Schools – Kerala had great government schools until 30 or 40 years back. The middle class enrolled their students in the schools and their children came up this ladder. Once the poor also started sending their children to these schools, the middle class in Kerala for whom social status is a primer, started withdrawing their wards from these schools and sending them to fancier private schools. No prizes for guessing what type of schools politicians, bureaucrats and salaried class preferred to send their children to. Since this is the class which frames policies what followed was a deliberate disregard for the needs of public education and it has languished for long in terms of facilities, curriculum and teacher training that was needed to modernize these schools and keep it on par with private education. Never mind. The poor in Kerala or for that matter in several parts of India today exhibit the same aspirations as their richer counterparts and started sending their wards to private schools(of course these schools are also below average) despite it costing more and doubts of affordability. And are these private schools providing anything that the government schools can’t if they are put an equal footing? I doubt it. So we still manage to send up to college a huge proportion of our children than the rest of the country. Well, don’t talk about quality here! That’s an entirely different debate.

Colleges – There used to be a good number of colleges across the State from where stalwarts of the State’s political, art and literary movement have sprung up. Studying at Delhi and Chennai I have doubts on the quality of education that some of the fancy colleges/universities in Chennai, Mumbai, Bangalore or Delhi for that matter have given their alumni. Other than a natural confidence in social skills and proficiency in English which upper and middle class youth in big cities are endowed with as a birthright I really see no big difference in academic temperament with college goers in Kerala. Of course, for the last 20 years we have systemically damaged the arts and pure sciences colleges and universities in Kerala for a preference for engineering, medical and nursing colleges where all the jobs and money are. And why is the upper/middle class complaining? I see most of their kids studying in the best colleges in the country whether they have/havenot the aptitude for it. In a recent lecture I attended, I was surprised to hear that some of the young talents in Indian art today came from the Govt Fine Arts College in TVM and Calicut. Whenever I passed the "antiquated" tvm college, I used to wonder if they had a life, but how wrong I was!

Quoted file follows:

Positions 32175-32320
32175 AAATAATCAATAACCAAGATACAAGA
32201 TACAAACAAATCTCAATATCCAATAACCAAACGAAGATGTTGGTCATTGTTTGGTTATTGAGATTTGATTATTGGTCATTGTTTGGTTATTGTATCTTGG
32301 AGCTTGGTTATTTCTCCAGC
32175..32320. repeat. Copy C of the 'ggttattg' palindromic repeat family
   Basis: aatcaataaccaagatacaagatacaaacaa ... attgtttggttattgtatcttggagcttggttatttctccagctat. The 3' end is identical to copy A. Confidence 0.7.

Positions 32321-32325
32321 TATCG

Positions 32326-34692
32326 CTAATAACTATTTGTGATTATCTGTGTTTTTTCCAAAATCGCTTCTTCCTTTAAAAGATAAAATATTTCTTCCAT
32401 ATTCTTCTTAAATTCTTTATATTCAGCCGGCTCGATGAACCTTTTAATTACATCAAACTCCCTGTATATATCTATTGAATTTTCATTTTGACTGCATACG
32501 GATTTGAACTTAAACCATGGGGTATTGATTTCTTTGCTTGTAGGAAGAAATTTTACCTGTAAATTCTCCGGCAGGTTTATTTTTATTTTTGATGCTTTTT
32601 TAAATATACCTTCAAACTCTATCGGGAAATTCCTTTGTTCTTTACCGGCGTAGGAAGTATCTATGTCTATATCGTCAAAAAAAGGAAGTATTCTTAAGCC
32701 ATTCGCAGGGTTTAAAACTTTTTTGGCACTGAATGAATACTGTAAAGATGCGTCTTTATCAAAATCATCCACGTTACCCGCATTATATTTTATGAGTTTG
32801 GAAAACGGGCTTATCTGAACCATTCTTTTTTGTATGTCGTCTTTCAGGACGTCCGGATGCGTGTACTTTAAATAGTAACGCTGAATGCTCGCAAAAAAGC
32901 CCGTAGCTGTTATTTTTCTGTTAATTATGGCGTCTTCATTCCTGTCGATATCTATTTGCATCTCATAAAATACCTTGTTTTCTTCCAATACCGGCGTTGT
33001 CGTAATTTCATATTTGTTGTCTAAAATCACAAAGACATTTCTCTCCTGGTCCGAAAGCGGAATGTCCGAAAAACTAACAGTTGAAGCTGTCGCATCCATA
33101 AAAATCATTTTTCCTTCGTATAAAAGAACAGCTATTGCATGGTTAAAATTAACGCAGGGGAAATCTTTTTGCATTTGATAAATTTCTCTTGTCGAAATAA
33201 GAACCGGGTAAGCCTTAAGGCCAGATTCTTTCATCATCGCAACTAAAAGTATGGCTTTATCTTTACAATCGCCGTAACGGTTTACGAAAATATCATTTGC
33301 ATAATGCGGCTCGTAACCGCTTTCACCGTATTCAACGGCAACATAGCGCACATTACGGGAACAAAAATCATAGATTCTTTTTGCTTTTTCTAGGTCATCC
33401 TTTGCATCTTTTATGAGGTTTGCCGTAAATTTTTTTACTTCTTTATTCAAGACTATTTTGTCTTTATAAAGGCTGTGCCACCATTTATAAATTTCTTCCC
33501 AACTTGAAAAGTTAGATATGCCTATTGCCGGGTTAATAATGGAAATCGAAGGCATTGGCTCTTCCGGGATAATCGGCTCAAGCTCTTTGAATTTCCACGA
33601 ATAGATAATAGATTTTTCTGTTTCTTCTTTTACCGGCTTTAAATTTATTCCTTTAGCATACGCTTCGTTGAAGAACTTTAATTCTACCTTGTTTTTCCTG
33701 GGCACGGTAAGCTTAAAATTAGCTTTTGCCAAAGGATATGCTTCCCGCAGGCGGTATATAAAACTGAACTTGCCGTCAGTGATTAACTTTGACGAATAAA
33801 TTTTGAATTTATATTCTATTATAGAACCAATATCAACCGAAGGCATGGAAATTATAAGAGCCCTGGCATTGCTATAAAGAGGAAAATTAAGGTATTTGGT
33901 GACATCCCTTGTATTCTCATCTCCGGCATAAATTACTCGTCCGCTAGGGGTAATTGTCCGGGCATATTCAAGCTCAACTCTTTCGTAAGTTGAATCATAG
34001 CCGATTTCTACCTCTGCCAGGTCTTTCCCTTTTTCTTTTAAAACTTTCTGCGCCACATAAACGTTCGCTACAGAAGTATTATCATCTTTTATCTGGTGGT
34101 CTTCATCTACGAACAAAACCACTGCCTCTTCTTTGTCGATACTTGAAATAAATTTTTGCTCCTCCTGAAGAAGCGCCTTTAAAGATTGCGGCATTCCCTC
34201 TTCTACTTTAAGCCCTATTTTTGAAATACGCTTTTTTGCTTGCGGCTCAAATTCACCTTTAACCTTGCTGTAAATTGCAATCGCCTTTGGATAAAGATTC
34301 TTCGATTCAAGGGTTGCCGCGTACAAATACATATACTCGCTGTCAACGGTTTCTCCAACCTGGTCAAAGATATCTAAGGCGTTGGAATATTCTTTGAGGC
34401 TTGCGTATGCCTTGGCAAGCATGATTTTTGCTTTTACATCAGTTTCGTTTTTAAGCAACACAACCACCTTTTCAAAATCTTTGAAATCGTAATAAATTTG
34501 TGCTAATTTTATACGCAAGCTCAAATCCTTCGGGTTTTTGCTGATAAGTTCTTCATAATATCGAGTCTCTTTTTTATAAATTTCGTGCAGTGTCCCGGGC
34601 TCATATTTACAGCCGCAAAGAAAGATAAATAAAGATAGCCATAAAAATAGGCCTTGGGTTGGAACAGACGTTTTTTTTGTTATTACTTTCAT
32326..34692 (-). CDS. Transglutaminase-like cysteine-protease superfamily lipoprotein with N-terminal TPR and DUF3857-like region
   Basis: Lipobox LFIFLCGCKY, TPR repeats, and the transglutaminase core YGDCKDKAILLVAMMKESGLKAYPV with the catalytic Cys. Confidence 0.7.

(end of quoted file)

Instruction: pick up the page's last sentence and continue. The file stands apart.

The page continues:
Health – Kerala developed a good primary health facility on the backing of expansive state support and we saw life expectancy rise and diseases fall. Today Kerala is an anomaly in India that we see more lifestyle diseases than communicable diseases. The spurt in water-borne diseases we saw last year was a result of the huge amount of rainfall we saw last year and the resultant water-logging, or the health and sanitation system improved this year. But today primary health care centres have stagnated and private hospitals are the in-thing in Kerala. It has been proven that health related expenses are a crucial component of rural/poor indebtedness. Without the state government pushing its weight in the health sector I doubt if this scenario can change. In the developing world can it be a coincidence that two states with most state involvelment in health have matching indices with the developed world – Cuba and Kerala?

Industrialization – Most of our attempts at industrialization have failed. The obvious blame is on senseless trade unionism. Which is right to an extent. But look at industrialization in the context of our fragile ecosystem. EMS went out of his way to invite Birla and they set up the Mavoor Rayons. Some 30 years later the people shut it down because they polluted the Chaliyar river and wreaked havoc with diseases. Another 20 years later Coke was allowed to set up a bottling plant in Plachimada and they drained the ground water system and polluted it too. Travancore Titanium polluted the sea off the Kollam coast. My point is that we can only allow industrialization which doesn’t affect our environment or people in harmful ways. And Kerala is not Jharkand. Exploitation will not be taken for granted. People will resist. People will fight. Corporates will fish only tepidly in our waters, communism or no communism. In a state with small area and huge population density, small scale industries are the way to go, but in this age of globalization I doubt small businesses can fight big corporate giants or see cycles of boom and recession coming and plan accordingly.